03/25/2013 09:28 EDT | Updated 05/25/2013 05:12 EDT

Manitoba communities ramp up flood prep ahead of forecast

Manitobans will get a clearer picture this week of what the Red River could look like this spring.

Provincial officials are expected to release their flood forecast on Tuesday.

Fargo, N.D., has already released its flood forecast. The U.S. National Weather Service said there is a 50 per cent chance the city could see one of the worst floods in its history.

Jay Doering is a civil engineer and flood expert at the University of Manitoba.

He said Fargo’s forecast doesn’t necessarily mean Manitoba is in trouble.

“Fargo is at the head waters of the water shed and what could be a significant quantity of water for them isn’t necessarily a significant quantity of water on the Canadian side,” said Doering.

Last week, provincial officials said a rapid melt combined with heavy rain could increase flooding along the Red River this spring.

“The things that exacerbate flood conditions are warm weather where melting happens very quickly,” said Doering.

“Rain itself carries a lot of heat and it’s very effective at increasing the melt.”

Doering said how fast things melt will have a significant impact on the risk of flooding along the Red River.

Manitoba towns prepare

The town of Selkirk is ramping up its flood prevention efforts this year.

Selkirk Mayor Larry Johansson said flood tubes and extra clay for diking have been brought in this year.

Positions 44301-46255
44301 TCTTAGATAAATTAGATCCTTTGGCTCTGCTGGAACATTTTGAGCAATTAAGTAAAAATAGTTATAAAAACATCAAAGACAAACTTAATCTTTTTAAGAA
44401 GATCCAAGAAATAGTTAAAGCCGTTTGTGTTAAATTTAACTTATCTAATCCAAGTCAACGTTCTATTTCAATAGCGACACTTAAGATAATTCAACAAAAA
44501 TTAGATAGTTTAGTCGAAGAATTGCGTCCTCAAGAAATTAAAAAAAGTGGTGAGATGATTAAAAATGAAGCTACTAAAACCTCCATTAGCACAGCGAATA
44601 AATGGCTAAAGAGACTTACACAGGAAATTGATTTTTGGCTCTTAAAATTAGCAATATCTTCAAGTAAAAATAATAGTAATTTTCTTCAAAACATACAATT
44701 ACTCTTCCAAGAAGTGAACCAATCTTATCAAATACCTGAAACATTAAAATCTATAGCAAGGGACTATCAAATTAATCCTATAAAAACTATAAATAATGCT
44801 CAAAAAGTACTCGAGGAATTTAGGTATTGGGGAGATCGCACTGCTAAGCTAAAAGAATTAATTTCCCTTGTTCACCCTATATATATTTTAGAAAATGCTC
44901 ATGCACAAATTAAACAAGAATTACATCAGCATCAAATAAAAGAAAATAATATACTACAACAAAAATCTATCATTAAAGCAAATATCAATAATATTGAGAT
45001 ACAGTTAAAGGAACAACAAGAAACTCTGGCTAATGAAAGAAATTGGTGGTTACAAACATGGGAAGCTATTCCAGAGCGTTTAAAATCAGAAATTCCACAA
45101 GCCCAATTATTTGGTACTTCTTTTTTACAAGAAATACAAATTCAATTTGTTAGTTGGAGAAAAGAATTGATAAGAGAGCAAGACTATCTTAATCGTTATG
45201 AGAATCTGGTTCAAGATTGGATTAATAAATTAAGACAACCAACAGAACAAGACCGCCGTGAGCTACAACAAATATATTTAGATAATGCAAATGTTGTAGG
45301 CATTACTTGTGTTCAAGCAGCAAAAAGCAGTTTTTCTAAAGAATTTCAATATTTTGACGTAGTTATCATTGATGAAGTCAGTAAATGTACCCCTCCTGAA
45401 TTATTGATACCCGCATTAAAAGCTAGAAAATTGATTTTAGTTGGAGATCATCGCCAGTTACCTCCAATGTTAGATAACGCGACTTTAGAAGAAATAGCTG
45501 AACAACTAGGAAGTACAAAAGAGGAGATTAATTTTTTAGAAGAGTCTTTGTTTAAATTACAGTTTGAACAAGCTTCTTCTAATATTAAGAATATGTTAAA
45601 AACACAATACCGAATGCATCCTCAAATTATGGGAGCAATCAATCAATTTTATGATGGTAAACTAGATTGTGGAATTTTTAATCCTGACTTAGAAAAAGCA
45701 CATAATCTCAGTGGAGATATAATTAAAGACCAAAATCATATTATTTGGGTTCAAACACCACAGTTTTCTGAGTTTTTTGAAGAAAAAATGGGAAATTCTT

“We’re not putting anything up yet. We can put them up very soon,” said Johannson.

“We’re ready in case we need them.”

He said the city is particularly concerned about protecting to seniors’ buildings and a museum located near the waterfront.

Johannson said ice along the Red River has some residents concerned it might jam.

“It’s thick. Last year it was 20 inches thick. This year it’s over 30 inches thick,” he said.

In 2009, ice jams nearly flooded several waterfront buildings in Selkirk.

Selkirk isn’t the only community preparing.

St. Clements began assembling a sandbagging machine that arrived in parts in the town on Friday.

Wayne Arseny is the mayor of Emerson. He said the community is well protected, but he’s concerned about losing highways in the area.

“If we get to 1997 levels then of course I-29, Highway 75 — great portions disappear, and we don't want to see that," said Arseny.

Souris Mayor Darryl Jackson said much depends on the melt and the level of rain for his town.

“What really killed us two years ago was the rain that started in late April, May and the first two weeks of June,” said Jackson.